You yet again claim that god exists – that without god we would not exist- but you offer no proof, no evidence – its just faith, its just voices in your head, its just delusion.

        Then you talk about how powerful god is. You claim that god cannot hate amputees, because with just one word, he could kill them all.The fact that he hasn’t is evidence in your mind that he does not hate amputees? Only in the mind of the deluded could that piece of circular logic actually seem like evidence. And the opposite is equally true – If god is as powerful as you claim , able to suspend or circumvent the laws of nature and become a mass murderer just by uttering a word, then he should, just by uttering a word, be able to regrow all those amputees missing limbs. Surely a loving god, one who is capable of such miraculous feats would do this? Think of all the undying gratitude and renewed faith of the believers! Think of all the new converts!

        No, more fairy-tale thinking on your part i am sorry to say. The evidence says that a deity is extremely improbable.And if there is a god, it is either uncaring of the plight of its worshippers, or positively hates them.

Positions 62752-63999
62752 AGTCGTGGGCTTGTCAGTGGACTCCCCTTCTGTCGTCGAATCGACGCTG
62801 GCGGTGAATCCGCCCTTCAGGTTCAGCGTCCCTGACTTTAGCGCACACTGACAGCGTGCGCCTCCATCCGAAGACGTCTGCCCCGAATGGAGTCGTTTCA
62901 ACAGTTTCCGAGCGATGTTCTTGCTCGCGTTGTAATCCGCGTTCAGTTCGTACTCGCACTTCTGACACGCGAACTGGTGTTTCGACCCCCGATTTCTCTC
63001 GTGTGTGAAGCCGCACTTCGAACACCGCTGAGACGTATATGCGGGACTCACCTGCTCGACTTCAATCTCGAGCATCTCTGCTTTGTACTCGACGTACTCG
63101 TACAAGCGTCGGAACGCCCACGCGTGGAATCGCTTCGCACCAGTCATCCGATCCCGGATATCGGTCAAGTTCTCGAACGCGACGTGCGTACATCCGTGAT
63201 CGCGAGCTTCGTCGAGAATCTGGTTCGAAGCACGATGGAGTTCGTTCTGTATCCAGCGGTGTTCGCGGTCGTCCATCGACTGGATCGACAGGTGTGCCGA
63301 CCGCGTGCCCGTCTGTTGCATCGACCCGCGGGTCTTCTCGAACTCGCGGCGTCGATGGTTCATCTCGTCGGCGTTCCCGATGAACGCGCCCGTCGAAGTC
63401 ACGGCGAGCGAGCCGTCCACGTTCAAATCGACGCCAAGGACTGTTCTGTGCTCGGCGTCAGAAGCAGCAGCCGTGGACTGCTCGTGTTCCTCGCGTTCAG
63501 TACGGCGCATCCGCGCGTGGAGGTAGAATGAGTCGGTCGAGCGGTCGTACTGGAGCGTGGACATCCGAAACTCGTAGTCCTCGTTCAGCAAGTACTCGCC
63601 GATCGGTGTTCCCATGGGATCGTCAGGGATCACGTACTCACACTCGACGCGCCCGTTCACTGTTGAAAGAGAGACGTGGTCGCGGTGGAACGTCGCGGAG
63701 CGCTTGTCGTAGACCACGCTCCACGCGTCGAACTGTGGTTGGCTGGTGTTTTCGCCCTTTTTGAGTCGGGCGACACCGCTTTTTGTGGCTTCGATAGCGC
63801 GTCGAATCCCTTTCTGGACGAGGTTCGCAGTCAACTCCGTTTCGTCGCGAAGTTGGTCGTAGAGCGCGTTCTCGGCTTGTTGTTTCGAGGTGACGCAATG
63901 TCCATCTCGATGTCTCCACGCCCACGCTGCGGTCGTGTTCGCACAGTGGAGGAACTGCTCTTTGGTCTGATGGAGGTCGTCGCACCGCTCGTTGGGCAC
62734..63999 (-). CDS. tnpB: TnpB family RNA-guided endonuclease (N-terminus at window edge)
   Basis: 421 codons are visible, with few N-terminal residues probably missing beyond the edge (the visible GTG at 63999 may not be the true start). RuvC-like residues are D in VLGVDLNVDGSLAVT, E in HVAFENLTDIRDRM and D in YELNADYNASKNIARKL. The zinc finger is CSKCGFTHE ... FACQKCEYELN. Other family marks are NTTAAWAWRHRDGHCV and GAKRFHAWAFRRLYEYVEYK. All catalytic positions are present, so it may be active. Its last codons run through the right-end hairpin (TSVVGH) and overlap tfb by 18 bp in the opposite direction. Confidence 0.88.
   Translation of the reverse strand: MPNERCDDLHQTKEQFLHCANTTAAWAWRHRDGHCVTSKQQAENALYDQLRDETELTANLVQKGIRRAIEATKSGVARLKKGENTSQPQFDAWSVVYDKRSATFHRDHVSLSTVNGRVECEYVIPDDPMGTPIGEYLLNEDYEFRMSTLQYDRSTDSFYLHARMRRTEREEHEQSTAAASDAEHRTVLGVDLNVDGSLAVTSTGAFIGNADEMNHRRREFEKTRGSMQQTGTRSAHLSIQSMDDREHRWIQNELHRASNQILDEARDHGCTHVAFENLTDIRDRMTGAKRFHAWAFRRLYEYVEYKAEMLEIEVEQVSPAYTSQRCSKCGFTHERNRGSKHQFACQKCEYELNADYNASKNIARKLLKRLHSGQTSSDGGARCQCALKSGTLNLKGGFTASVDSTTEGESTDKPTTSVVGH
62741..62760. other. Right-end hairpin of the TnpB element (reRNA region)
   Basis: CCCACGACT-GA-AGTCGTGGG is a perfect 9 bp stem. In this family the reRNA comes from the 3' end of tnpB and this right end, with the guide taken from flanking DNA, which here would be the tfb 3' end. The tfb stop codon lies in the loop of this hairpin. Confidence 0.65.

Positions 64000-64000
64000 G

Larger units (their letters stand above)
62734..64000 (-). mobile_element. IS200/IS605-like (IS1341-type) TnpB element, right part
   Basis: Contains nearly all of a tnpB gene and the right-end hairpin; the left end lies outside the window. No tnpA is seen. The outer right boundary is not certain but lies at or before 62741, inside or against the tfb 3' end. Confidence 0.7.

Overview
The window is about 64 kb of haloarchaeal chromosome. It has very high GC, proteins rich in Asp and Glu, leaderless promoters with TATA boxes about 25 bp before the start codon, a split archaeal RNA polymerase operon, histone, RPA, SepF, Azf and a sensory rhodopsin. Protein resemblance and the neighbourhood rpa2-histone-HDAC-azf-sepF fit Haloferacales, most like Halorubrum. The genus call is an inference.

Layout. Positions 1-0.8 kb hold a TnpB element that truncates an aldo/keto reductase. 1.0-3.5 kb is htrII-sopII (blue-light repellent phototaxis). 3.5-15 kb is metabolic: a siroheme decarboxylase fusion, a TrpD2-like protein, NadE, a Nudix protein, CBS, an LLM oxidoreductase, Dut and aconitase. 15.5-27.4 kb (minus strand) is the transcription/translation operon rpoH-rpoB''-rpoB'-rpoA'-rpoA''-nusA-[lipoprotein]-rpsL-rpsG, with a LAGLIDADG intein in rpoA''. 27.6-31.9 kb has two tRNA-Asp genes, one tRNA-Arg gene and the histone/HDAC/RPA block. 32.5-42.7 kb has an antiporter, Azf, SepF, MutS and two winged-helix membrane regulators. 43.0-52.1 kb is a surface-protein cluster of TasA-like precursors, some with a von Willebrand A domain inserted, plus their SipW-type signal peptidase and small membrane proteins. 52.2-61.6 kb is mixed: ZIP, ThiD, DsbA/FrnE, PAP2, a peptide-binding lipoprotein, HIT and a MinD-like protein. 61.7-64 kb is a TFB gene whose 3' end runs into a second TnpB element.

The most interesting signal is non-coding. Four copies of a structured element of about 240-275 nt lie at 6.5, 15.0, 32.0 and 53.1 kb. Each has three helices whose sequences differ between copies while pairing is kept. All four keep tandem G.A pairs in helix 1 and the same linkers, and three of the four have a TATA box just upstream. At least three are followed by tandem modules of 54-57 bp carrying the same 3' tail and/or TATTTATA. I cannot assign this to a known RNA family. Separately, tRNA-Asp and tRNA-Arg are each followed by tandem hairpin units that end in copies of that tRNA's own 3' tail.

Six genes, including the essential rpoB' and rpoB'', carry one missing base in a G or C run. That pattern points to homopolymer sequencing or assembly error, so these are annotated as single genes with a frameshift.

So – once more, I ask you – Why does god hate amputees? Why does god not give all those devout amputees the miracle they all crave – a new limb?

        Comment by x_AlanT_x — February 27, 2013 @ 5:17 am

      • In the book of Matthew, Jesus said that if you even hate someone, you have already murdered them. If God hated amputees, He would be breaking His own commandments, and would therefor be a hypocrite. However, it is imposible for God to sin. It is imposible for God to hate mankind because God IS love. God therefor, can’t hate amutees for those two reasons. 1. God is love. 2. It is imposible for God to sin.

        Comment by napplegate — February 27, 2013 @ 8:03 pm

      • More empty blathering. Your god is protected from any consequence of either action or inaction by some rule or other you can find in your holy book of myth and legend, How lucky for him. You attempt to protect your god from logical scrutiny by attempting to invoke such gems, such “it is impossible for god to sin”.

        You have still failed to explain why it is that, if your god has the kind of power that would allow him to murder all the amputees with but a single word, he cannot equally grant them all the miracle they so devoutly wish for and restore their missing limb. All those rededicated worshippers! All those new converts!

        From you, as with every other fundamentalist believer i have ever had the misfortune to have to engage with, we just get empty platitudes and a verse from the bible. Often pretty, but with little function or relevance.God is Love? No, actions speak louder than a platitude, and there is no real world evidence of that. And granting amputees their wish for a restored limb would be a fantastic act of love – a worldwide declaration of love,and power and a willingness to use it to shelter and support humanity. But no, what we do get is, ermm, nothing at all – because there is no one there.